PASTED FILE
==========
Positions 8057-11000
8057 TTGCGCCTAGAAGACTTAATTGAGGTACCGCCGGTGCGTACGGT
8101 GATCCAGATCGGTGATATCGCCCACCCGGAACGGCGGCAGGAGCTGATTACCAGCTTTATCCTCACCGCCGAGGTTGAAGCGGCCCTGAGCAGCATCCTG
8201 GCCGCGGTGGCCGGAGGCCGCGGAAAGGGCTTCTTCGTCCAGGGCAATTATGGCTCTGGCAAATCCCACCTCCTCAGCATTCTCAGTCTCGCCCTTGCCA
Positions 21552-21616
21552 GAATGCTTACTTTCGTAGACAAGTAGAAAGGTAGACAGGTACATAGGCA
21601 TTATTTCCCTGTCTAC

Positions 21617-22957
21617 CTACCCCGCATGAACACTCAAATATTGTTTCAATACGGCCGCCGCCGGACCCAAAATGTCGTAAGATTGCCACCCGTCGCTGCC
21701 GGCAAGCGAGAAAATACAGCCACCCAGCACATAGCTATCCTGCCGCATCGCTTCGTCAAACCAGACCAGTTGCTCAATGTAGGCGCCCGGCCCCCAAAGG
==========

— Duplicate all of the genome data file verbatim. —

Positions 8057-11000
8057 TTGCGCCTAGAAGACTTAATTGAGGTACCGCCGGTGCGTACGGT
8101 GATCCAGATCGGTGATATCGCCCACCCGGAACGGCGGCAGGAGCTGATTACCAGCTTTATCCTCACCGCCGAGGTTGAAGCGGCCCTGAGCAGCATCCTG
8201 GCCGCGGTGGCCGGAGGCCGCGGAAAGGGCTTCTTCGTCCAGGGCAATTATGGCTCTGGCAAATCCCACCTCCTCAGCATTCTCAGTCTCGCCCTTGCCA
Positions 21552-21616
21552 GAATGCTTACTTTCGTAGACAAGTAGAAAGGTAGACAGGTACATAGGCA
21601 TTATTTCCCTGTCTAC

Positions 21617-22957
21617 CTACCCCGCATGAACACTCAAATATTGTTTCAATACGGCCGCCGCCGGACCCAAAATGTCGTAAGATTGCCACCCGTCGCTGCC
21701 GGCAAGCGAGAAAATACAGCCACCCAGCACATAGCTATCCTGCCGCATCGCTTCGTCAAACCAGACCAGTTGCTCAATGTAGGCGCCCGGCCCCCAAAGG